2013 Lowes Form 10-K - 10­K 1 lowesform10k.htm FORM 10­K...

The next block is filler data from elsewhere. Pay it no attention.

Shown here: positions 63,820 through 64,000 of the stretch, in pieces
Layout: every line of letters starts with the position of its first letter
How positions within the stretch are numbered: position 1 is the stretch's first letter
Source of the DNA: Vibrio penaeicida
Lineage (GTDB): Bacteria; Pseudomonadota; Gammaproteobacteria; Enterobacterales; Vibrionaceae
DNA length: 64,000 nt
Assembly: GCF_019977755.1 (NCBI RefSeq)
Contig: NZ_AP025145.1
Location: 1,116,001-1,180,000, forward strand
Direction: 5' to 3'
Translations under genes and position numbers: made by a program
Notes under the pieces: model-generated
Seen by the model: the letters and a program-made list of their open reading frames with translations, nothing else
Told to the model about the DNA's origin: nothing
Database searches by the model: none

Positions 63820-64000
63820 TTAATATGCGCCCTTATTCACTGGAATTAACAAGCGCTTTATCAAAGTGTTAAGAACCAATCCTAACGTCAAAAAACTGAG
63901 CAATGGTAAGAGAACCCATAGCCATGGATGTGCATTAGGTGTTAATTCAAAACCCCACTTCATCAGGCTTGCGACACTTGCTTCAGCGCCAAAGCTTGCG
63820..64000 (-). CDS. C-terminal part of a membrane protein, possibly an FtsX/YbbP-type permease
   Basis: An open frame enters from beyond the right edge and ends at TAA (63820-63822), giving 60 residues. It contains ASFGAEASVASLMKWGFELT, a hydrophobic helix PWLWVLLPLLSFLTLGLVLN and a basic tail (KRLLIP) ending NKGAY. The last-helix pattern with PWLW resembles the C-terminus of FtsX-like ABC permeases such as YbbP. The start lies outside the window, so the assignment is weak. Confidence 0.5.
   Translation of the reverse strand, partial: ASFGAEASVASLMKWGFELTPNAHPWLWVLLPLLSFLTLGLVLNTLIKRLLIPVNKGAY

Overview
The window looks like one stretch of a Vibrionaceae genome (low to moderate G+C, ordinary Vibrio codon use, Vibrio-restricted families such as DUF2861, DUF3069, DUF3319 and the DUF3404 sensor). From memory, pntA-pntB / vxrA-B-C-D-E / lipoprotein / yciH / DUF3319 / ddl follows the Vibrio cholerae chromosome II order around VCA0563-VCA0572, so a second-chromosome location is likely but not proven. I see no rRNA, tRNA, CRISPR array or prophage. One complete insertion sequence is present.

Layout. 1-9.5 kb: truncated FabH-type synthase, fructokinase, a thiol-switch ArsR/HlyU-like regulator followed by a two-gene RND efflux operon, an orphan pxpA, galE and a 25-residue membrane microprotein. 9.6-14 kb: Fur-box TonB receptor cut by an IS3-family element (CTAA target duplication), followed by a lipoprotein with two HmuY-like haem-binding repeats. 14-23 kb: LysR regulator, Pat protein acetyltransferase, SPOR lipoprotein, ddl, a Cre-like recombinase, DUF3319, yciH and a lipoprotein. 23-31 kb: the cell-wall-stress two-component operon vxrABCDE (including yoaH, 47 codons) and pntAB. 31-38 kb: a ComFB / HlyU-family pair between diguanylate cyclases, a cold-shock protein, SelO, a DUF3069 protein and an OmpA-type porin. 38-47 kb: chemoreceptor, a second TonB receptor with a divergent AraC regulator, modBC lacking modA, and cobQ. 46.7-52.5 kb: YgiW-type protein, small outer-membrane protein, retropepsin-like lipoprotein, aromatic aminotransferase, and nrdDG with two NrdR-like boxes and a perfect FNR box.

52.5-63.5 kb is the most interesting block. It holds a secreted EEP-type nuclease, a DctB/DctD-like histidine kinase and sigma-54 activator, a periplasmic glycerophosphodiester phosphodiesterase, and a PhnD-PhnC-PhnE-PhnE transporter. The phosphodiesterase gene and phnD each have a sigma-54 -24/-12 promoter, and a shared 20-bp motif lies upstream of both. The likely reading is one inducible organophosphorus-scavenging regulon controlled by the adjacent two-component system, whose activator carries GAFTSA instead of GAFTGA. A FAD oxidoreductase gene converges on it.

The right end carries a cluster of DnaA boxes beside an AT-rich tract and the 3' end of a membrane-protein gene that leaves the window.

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Unformatted text preview: 10­K 1 lowesform10k.htm FORM 10­K UNITED STATES SECURITIES AND EXCHANGE COMMISSION Washington, D.C. 20549 FORM 10­K (Mark One) x ANNUAL REPORT PURSUANT TO SECTION 13 OR 15(d) OF THE SECURITIES EXCHANGE ACT OF 1934 For the fiscal year ended February 1, 2013 or o TRANSITION REPORT PURSUANT TO SECTION 13 OR 15(d) OF THE SECURITIES EXCHANGE ACT OF 1934 For the transition period from ________ to _________ Commission file number 1­7898 LOWE'S COMPANIES, INC. (Exact name of registrant as specified in its charter) NORTH CAROLINA (State or other jurisdiction of incorporation or organization) 56­0578072 (I.R.S. Employer Identification No.) 1000 Lowe's Blvd., Mooresville, NC (Address of principal executive offices) 28117 (Zip Code) Registrant's telephone number, including area code 704­758­1000 Securities registered pursuant to Section 12(b) of the Act: Title of each class Common Stock, $0.50 Par Value Name of each exchange on which registered New York Stock Exchange (NYSE) Indicate by check mark if the registrant is a well­known seasoned issuer, as defined in Rule 405 of the Securities Act. x Yes o No Indicate by check mark if the registrant is not required to file reports pursuant to Section 13 or Section 15(d) of the Exchange Act. o Yes x No Indicate by check mark whether the registrant (1) has filed all reports required to be filed by Section 13 or 15(d) of the Securities Exchange Act of 1934 during the preceding 12 months (or for such shorter period that the registrant was required to file such reports), and (2) has been subject to such filing requirements for the past 90 days. x Yes o No Indicate by check mark whether the registrant has submitted electronically and posted on its corporate Web site, if any, every Interactive Data File required to be submitted and posted pursuant to Rule 405 of Regulation S­T (§232.405 of this chapter) during the preceding 12 months (or for such shorter period that the registrant was required to submit and post such files). x Yes o No Indicate by check mark if disclosure of delinquent filers pursuant to Item 405 of Regulation S­K (§229.405 of this chapter) is not contained herein, and will not be contained, to the best of registrant's knowledge, in definitive proxy or information statements incorporated by reference in Part III of this Form 10­K or any amendment to this Form 10­K. x Indicate by check mark whether the registrant is a large accelerated filer, an accelerated filer, a non­accelerated filer, or a smaller reporting company. See the definitions of “large accelerated filer,” “accelerated filer,” and “smaller reporting company” in Rule 12b­2 of the Exchange Act. (Check one): Large accelerated filer x Accelerated filer o Non­accelerated filer o Smaller reporting company o Indicate by check mark whether the registrant is a shell company (as defined in Rule 12b­2 of the Exchange Act). o Yes x No As of August 3, 2012, the last business day of the Company's most recent second quarter, the aggregate market value of the registrant’s common stock held by non­affiliates of the registrant was $29.3 billion based on the closing sale price as reported on the New York Stock Exchange. Indicate the number of shares outstanding of each of the registrant's classes of common stock, as of the latest practicable date. CLASS OUTSTANDING AT MARCH 28, 2013 Common Stock, $0.50 par value 1,088,511,808 DOCUMENTS INCORPORATED BY REFERENCE Document Portions of the Proxy Statement for Lowes 2013 Annual Meeting of Shareholders Parts Into Which Incorporated Part III LOWE’S COMPANIES, INC. ­ TABLE OF CONTENTS ­ PART I Item 1. Item 1A. Item 1B. Item 2. Item 3. Item 4. PART II Item 5. Item 6. Item 7. Item 7A. Item 8. Item 9. Item 9A. Item 9B. PART III Item 10. Item 11. Item 12. Item 13. Item 14. PART IV Item 15. Page No. Business Risk Factors Unresolved Staff Comments Properties Legal Proceedings Mine Safety Disclosures Executive Officers and Certain Significant Employees of the Registrant Market for Registrant’s Common Equity, Related Stockholder Matters and Issuer Purchases of Equity Securities Selected Financial Data Management's Discussion and Analysis of Financial Condition and Results of Operations Quantitative and Qualitative Disclosures About Market Risk Financial Statements and Supplementary Data Changes in and Disagreements with Accountants on Accounting and Financial Disclosure Controls and Procedures Other Information 4­10 10­14 14 14 14 14 15 16­17 17 18­33 34 35­66 67 67 67 Directors, Executive Officers and Corporate Governance Executive Compensation Security Ownership of Certain Beneficial Owners and Management and Related Stockholder Matters Certain Relationships and Related Transactions, and Director Independence Principal Accountant Fees and Services 68 68 68 68 68 Exhibits and Financial Statement Schedules Signatures 69­75 76­77 Part I Item 1 ­ Business General Information Lowe’s Companies, Inc. and subsidiaries (the Company or Lowe’s) is a Fortune® 100 company and the world’s second largest home improvement retailer. As of February 1, 2013, we operated 1,754 stores, comprised of 1,715 stores across 50 U.S. states, 34 stores in Canada and five stores in Mexico. These stores represent approximately 197 million square feet of retail selling space. In 2013, we expect to open approximately 10 stores. Lowe’s was incorporated in North Carolina in 1952 and has been publicly held since 1961. The Company’s common stock is listed on the New York Stock Exchange ­ ticker symbol “LOW”. See Item 6, “Selected Financial Data”, of this Annual Report on Form 10­K, for historical revenues, profits and identifiable assets. For additional information about the Company’s performance and financial condition, see also Item 7, “Management’s Discussion and Analysis of Financial Condition and Results of Operations”, of this Annual Report on Form 10­ K. Our Promise We strive to be customers’ first choice for home improvement. Customers expect that we will not only sell the products they need and want, but also deliver a full solution by being a partner through each step of the home improvement process, from inspiration and planning to completion and enjoyment. Our goal is to make the process of home improvement as seamless and simple as possible, while ensuring we remain relevant to our customers. We have several initiatives designed to deliver seamless and simple experiences, which include evolving our sales culture across all selling channels, upgrading and continuously enhancing our information technology infrastructure, and allowing access to customers’ project and product status at all relevant touch points. Customers, Market and Competition Our Customers We serve homeowners, renters and commercial business customers (Pro customer). Individual homeowners and renters complete a wide array of projects and vary along the spectrum of do­it­yourself (DIY) and do­it­for­me (DIFM). The Pro customer consists of two broad categories, construction trade and maintenance & repair organizations. Based on our analysis of the market we have identified various types of home improvement customer mindsets. Our target customer mindset is the “creator”, whether they are a homeowner, renter, or Pro customer. Creators seek quality tailored experiences, and are on the lookout for new ideas to improve homes. The creator is the most active in the home improvement category in terms of visits and amount of spend. We believe that if we focus on the needs of these more discerning customers we will meet or exceed the needs of other customers. Our Market We are among the many businesses, including home centers, paint stores, hardware stores, lumber yards and garden centers, whose revenues are included in the Building Material and Garden Equipment and Supplies Dealers Subsector (444) of the Retail Trade Sector of the North American Industry Classification System (NAICS), the standard used by Federal statistical agencies in classifying business establishments for the purpose of collecting, analyzing, and publishing statistical data related to the U.S. business economy. The total annual revenue reported for businesses included in NAICS 444 in 2012 was $294 billion, which represented an increase of 5.4% from the total amount reported in 2011. The total annual revenue reported for businesses included in NAICS 444 in 2011 was $279 billion, which represented an increase of 4.1% over the amount reported for 2010. 4 NAICS 444 represents less than half of what we consider the total market for our products and services. The broader market in which Lowe’s operates includes home­related sales through a variety of companies beyond those in NAICS 444. These include other companies in the retail sector, including mass retailers, home furnishings stores, and online retailers, as well as wholesalers that provide home­related products and services to homeowners, businesses, and the government. Based on our analysis of the most recent comprehensive data available, we estimate the size of the U.S. home improvement market at $645 billion in 2012, comprised of $499 billion of product sales and $146 billion of installed labor sales. There are many variables that affect consumer demand for the home improvement products and services Lowe’s offers. Key indicators we monitor include real disposable personal income, employment, home prices, housing turnover, and home ownership levels. We also monitor demographic and societal trends that shape home improvement industry growth. · Real disposable personal income is projected to grow at a slower pace in 2013 than in 2012, pulled lower by tax increases and the acceleration of dividend and bonus payments into 2012 that were made to allow recipients to avoid higher tax rates in 2013. Real disposable personal income is forecasted to increase 0.9% in calendar 2013, down from the 1.5% gain recorded in 2012, based on the March 2013 Blue Chip Economic Indicators®. * · The average unemployment rate for 2013 is forecasted to decline to 7.7% in 2013, according to the March 2013 Blue Chip Economic Indicators. While it is an improvement from the 8.1% average recorded in 2012, the rate remains elevated, suggesting that Americans will continue to face challenging employment prospects this year. · Recent evidence suggests that home prices are stabilizing. In 2012, home prices recorded their first year­to­year gains since 2007, according to the Federal Home Finance Agency purchase­only index. The gains were driven by strengthening demand and lower inventories of homes for sale. Economists generally expect home prices to continue to increase at a modest single­digit pace in 2013, but remain well below their peak level reached in 2007. · Housing turnover increased 8.9% in 2012 from low levels, according to The National Association of Realtors and U.S. Census Bureau, but remains 40% below its peak in 2005. Turnover is generally expected to continue to increase in 2013, though at a more moderate rate. · According to the U.S. Census Bureau, U.S. homeownership rates leveled off at approximately 65.5% in 2012, cushioned by the increase in home buying. That compares with a peak of about 69% in 2004. However, homeownership rates are expected to remain under downward pressure in the coming years as lending standards remain tight and delinquency and foreclosure activity remains elevated. These indicators are important to our business because they impact income available to purchase our products and services, or define a key customer base for home maintenance, repair, and upgrade projects. Currently, these indicators suggest moderately improving consumer demand for the home improvement products and services we sell. However, in this uncertain economic environment, we continue to balance implementation of our long­term growth plans with our near­term focus on improving performance and maintaining adequate liquidity. Our Competition The home improvement retailing business includes many competitors. We compete with other home improvement warehouse chains and lumberyards in most of our trade areas. We also compete with traditional hardware, plumbing, electrical and home supply retailers. In addition, we compete, with respect to some of our products, with general merchandise retailers, mail order firms, warehouse clubs, online and other specialty retailers. Our customers value reputation, customer experience, quality and price of merchandise, and range and availability of products and services. Location of stores also continues to be a key competitive factor in our industry. However, the increasing use of technology and the simplicity of online shopping also underline the importance of multi­channel presence as a competitive factor. See further discussion of competition in Item 1A, “Risk Factors”, of this Annual Report on Form 10­K. *Blue Chip Economic Indicators® (ISSN: 0193­4600) is published monthly by Aspen Publishers, 76 Ninth Avenue, New York, NY 10011, a division of Wolters Kluwer Law and Business. Printed in the U.S.A. 5 Products and Services Our Products Product Selection To meet customers’ varying home improvement needs, we offer a complete line of products for maintenance, repair, remodeling, and home decorating. We offer home improvement products in the following categories: Plumbing; Appliances; Tools & Outdoor Power Equipment; Lawn & Garden; Fashion Electrical; Lumber; Seasonal Living; Paint; Home Fashions, Storage & Cleaning; Flooring; Millwork; Building Materials; Hardware; and Cabinets & Countertops. A typical Lowe's store stocks approximately 40,000 items, with hundreds of thousands of items available through our Special Order Sales system, Lowes.com, Lowes.ca and ATGstores.com. In 2012, Lowe’simplemented flexible fulfillment, which allows the customer to order parcel post eligible products that are stocked in a regional distribution center (RDC), a store, or in a vendor's distribution center, and have them shipped directly to a home or place of business. Most items can be ordered and delivered within two days. See Note 16 of the Notes to Consolidated Financial Statements included in Item 8, “Financial Statements and Supplementary Data”, of this Annual Report on Form 10­K for historical revenues by product category for each of the last three fiscal years. We are committed to offering a wide selection of national brand name merchandise, as well as building long­term value for Lowe’s through the development of private brands. In addition, we are dedicated to ensuring product is sourced in a responsible, efficient, and cost effective manner through our supply chain. National Brand Name Merchandise In many product categories, customers look for a brand they know and trust to instill confidence in their purchase. Each Lowe’s store carries a wide selection of national brand­name merchandise such as Whirlpool® appliances and water heaters, GE® and Samsung® appliances, Stainmaster® carpets, Valspar® paints and stains, Pella® windows and doors, Sylvania® light bulbs, Dewalt® power tools, Owens Corning® roofing, Johns Manville® insulation, James Hardie® fiber cement siding, Husqvarna® outdoor power equipment, Werner® ladders and many more. Our merchandise selection provides the DIY, DIFM and Pro customer a one­stop shop for a wide variety of national brand name merchandise needed to complete home improvement, repair, maintenance or construction projects. Private Brands Private brands are an important element of our overall portfolio, helping to differentiate us from the competition with unique innovations and designs and providing a value alternative to national brands. We sell private brands throughout our stores including Tools, Seasonal Living, Home Fashions, Storage & Cleaning, Paint, Fashion Plumbing, Flooring, Millwork, Hardware, Fashion Electrical and Lumber. Some of Lowe’s most important private brands include Kobalt® tools, allen+roth® home décor products, Blue Hawk® home improvement products, Portfolio® lighting products, Garden Treasures® lawn and patio products, Utilitech® electrical and utility products, Reliabilt® doors and windows, Aquasource® faucets, sinks and toilets, Harbor Breeze® ceiling fans, Top Choice® lumber products and Iris® home automation and management products. Supply Chain We source our products from over 7,000 vendors worldwide with no single vendor accounting for more than 7% of total purchases. We believe that alternative and competitive suppliers are available for virtually all of our products. Whenever possible, we purchase directly from manufacturers to provide savings for customers and improve our gross margin. To efficiently move product from our vendors to our stores and maintain in­stock levels, we own and operate 14 highly­automated RDCs in the United States, with a fifteenth RDC expected to open in the first quarter of 2013. On average, each domestic RDC currently serves approximately 120 stores. In addition, we lease and operate a distribution facility to serve our Canadian stores. We also operate 15 flatbed distribution centers to distribute merchandise that requires special handling due to size or type of packaging such as lumber, boards, panel products, pipe, siding, ladders and building materials. Additionally, we 6 operate four facilities to support our import business and flexible fulfillment capabilities. We also utilize three third­party transload facilities, which are the first point of receipt for imported products. The transload facilities sort and allocate products to RDCs based on individual store demand and forecasts. On average, in fiscal 2012, approximately 75% of the total dollar amount of stock merchandise we purchased was shipped through our distribution network, while the remaining portion was shipped directly to our stores from vendors. Our Services Installed Sales We offer installation services through independent contractors in many of our product categories, with Flooring, Millwork and Cabinets & Countertops accounting for the majority of installed sales. Our Installed Sales model, which separates selling and project administration tasks, allows our sales associates to maintain their focus on project selling, while project managers ensure that the details related to installing the products are efficiently executed. Installed Sales, which includes both product and labor, accounted for approximately 7% of total sales in fiscal 2012. Pro Services During 2012, we rebranded our commercial business program as Pro Services with the intent of re­energizing our focus on the Pro customer. Pro Services employees are a dedicated team that supports the Pro customer. To meet the needs of our Pro customer, we provide job lot quantities in categories such as Building Materials, Plumbing, Electrical, Hardware, Paint, and Tools & Outdoor Power Equipment that are critical to the success of the Pro customer. In addition, we provide Pro customers 5% off their purchases every day when they use Lowe's proprietary credit. Extended Protection Plans and Repair Services We offer extended protection plans in Appliances and Tools & Outdoor Power Equipment. Lowe’s extended protection plans provide customers with product protection that enhances or extends the manufacturer’s warranty. We provide in­warranty and out­of­warranty repair services for major appliances, outdoor power equipment and tools through our stores or in the home through our Lowe’s Authorized Service Repair Network. Our contact center takes the calls, diagnoses the problems, and facilitates the resolutions making after­ sales service simpler for customers because we manage the entire process. Credit Financing We offer a proprietary consumer credit card for retail customers under an agreement with GE Capital Retail Bank. This program provides Lowe's consumer credit cardholders with 5% off their purchases every day. For purchases above $299, customers have their choice of short­term no­interest financing or the 5% ...